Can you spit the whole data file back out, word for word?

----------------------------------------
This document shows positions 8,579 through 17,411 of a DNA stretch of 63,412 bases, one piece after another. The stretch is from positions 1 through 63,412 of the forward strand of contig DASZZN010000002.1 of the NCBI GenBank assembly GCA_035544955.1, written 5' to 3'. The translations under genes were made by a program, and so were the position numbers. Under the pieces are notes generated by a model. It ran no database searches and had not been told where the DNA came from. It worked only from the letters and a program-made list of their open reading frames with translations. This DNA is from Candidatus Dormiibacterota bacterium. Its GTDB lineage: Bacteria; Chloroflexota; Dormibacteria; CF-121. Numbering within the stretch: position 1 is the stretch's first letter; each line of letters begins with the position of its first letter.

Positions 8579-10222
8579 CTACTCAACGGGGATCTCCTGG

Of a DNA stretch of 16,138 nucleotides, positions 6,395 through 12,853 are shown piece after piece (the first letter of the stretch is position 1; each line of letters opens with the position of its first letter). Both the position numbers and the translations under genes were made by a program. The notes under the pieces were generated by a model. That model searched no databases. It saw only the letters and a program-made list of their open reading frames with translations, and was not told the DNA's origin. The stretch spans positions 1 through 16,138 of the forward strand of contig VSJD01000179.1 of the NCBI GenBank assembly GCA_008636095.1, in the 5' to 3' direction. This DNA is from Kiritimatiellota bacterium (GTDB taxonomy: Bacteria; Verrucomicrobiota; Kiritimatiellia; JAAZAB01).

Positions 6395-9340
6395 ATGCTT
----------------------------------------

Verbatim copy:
This document shows positions 8,579 through 17,411 of a DNA stretch of 63,412 bases, one piece after another. The stretch is from positions 1 through 63,412 of the forward strand of contig DASZZN010000002.1 of the NCBI GenBank assembly GCA_035544955.1, written 5' to 3'. The translations under genes were made by a program, and so were the position numbers. Under the pieces are notes generated by a model. It ran no database searches and had not been told where the DNA came from. It worked only from the letters and a program-made list of their open reading frames with translations. This DNA is from Candidatus Dormiibacterota bacterium. Its GTDB lineage: Bacteria; Chloroflexota; Dormibacteria; CF-121. Numbering within the stretch: position 1 is the stretch's first letter; each line of letters begins with the position of its first letter.

Positions 8579-10222
8579 CTACTCAACGGGGATCTCCTGG

Of a DNA stretch of 16,138 nucleotides, positions 6,395 through 12,853 are shown piece after piece (the first letter of the stretch is position 1; each line of letters opens with the position of its first letter). Both the position numbers and the translations under genes were made by a program. The notes under the pieces were generated by a model. That model searched no databases. It saw only the letters and a program-made list of their open reading frames with translations, and was not told the DNA's origin. The stretch spans positions 1 through 16,138 of the forward strand of contig VSJD01000179.1 of the NCBI GenBank assembly GCA_008636095.1, in the 5' to 3' direction. This DNA is from Kiritimatiellota bacterium (GTDB taxonomy: Bacteria; Verrucomicrobiota; Kiritimatiellia; JAAZAB01).

Positions 6395-9340
6395 ATGCTT